John on Press Herald Post


From the deck of a boat it all just looks like water.  But from a fish eye view, this is a wonderful place.

Stellwagen Bank National Marine Sanctuary is at the ecological heart of the Gulf of Maine.  This is where cold nutrient-rich water, pushed south by the Maine Coastal Current, washes over deep basins, boulder fields, sand banks and dramatically rugged terrain.  Plankton blooms support prolific populations of bait fish.   Forage draws cod and flounder, tuna, sharks, whales, porpoise, dolphins, seals, sea birds and diversity of species that all come there to feed.

This is the fountainhead for life in the Gulf of Maine.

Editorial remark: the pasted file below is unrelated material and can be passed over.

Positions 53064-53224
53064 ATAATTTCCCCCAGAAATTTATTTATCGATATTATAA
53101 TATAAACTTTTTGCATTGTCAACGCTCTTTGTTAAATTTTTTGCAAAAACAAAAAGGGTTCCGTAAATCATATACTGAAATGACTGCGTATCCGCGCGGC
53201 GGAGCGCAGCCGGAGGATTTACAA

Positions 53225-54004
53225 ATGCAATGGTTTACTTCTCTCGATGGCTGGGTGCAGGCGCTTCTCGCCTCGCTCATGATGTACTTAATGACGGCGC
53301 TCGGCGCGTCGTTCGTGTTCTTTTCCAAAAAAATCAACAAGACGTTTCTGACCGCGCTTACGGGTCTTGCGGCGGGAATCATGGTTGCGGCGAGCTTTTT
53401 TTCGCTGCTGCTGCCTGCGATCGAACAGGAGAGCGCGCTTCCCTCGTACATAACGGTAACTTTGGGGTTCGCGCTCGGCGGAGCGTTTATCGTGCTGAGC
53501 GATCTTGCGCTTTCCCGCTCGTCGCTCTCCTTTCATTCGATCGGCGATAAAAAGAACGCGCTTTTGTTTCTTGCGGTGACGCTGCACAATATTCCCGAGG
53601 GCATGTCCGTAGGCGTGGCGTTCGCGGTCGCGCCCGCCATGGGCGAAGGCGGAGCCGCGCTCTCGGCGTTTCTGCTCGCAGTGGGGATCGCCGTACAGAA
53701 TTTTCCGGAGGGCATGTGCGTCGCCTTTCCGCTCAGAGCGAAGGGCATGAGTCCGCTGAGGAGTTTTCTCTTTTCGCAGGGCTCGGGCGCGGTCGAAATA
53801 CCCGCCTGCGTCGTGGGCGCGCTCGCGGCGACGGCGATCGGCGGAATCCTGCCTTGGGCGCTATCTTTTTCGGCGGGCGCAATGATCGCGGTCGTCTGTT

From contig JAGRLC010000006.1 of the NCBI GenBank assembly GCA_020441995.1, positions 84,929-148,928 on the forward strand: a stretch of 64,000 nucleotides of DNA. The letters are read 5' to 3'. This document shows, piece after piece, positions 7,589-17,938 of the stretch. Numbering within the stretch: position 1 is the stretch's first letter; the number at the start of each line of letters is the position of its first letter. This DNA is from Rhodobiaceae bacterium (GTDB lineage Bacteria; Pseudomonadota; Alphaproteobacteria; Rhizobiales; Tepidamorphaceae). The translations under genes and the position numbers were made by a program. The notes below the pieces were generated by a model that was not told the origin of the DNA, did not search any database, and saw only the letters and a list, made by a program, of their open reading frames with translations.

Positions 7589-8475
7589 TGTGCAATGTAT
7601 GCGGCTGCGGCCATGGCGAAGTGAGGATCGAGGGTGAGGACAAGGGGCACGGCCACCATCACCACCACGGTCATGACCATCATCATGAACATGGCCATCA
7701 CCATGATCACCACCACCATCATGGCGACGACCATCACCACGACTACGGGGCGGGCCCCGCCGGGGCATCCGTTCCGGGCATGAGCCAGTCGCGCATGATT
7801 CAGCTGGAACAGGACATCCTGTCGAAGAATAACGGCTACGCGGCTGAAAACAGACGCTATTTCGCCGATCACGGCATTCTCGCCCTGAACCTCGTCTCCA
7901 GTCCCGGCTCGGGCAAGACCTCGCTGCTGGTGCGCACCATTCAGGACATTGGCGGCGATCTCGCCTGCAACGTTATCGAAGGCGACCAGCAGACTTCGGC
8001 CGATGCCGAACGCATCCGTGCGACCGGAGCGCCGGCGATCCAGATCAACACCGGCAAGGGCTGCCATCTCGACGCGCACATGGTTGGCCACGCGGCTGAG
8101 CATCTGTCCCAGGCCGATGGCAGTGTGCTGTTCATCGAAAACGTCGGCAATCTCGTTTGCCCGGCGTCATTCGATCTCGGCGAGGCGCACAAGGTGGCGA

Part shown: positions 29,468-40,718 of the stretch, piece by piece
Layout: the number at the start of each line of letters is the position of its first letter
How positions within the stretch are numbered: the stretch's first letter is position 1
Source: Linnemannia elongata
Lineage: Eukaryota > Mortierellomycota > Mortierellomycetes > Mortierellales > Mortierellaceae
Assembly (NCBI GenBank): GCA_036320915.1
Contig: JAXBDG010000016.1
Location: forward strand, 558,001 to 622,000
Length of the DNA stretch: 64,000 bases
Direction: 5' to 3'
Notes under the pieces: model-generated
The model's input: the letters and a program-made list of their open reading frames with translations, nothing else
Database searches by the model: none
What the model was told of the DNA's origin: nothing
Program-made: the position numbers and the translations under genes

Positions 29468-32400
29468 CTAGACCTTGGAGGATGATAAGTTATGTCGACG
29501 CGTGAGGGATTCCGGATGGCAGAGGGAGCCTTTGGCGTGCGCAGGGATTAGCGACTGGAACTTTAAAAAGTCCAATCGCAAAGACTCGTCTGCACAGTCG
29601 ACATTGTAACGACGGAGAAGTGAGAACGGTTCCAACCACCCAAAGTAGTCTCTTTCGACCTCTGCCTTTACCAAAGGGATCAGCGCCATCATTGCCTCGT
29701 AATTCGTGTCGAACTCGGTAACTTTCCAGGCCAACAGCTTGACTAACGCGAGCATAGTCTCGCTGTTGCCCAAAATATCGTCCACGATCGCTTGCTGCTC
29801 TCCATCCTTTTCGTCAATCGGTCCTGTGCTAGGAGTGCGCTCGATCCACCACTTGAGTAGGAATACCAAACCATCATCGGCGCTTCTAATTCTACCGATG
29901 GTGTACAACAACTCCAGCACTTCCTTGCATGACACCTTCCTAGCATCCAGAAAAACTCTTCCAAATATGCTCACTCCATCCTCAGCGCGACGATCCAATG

Nestled into the mouth of Massachusetts Bay, 900 square miles between Cape Ann and Cape Cod, the Stellwagen Bank National Marine Sanctuary is an urban sanctuary.  Designated by Congress in 1991, Stellwagen is surrounded by the 6 million persons of the Boston metro-region.  One of the ten best places in the world to watch whales is within sight of the Boston skyline.

This is where human population meets ocean wilderness head-on.  Industrial development, shipping, and commercial fishing compromise every aspect of ecology.  A sanctuary in name only, without protection it is approaching crisis.

Over 200 people have labored for six years to craft management recommendations for Stellwagen.  But the management plan has been released without any regulatory proposals.  This is New England’s National Marine Sanctuary.  The planning issues are ones that we will soon confront in coastal Maine as well.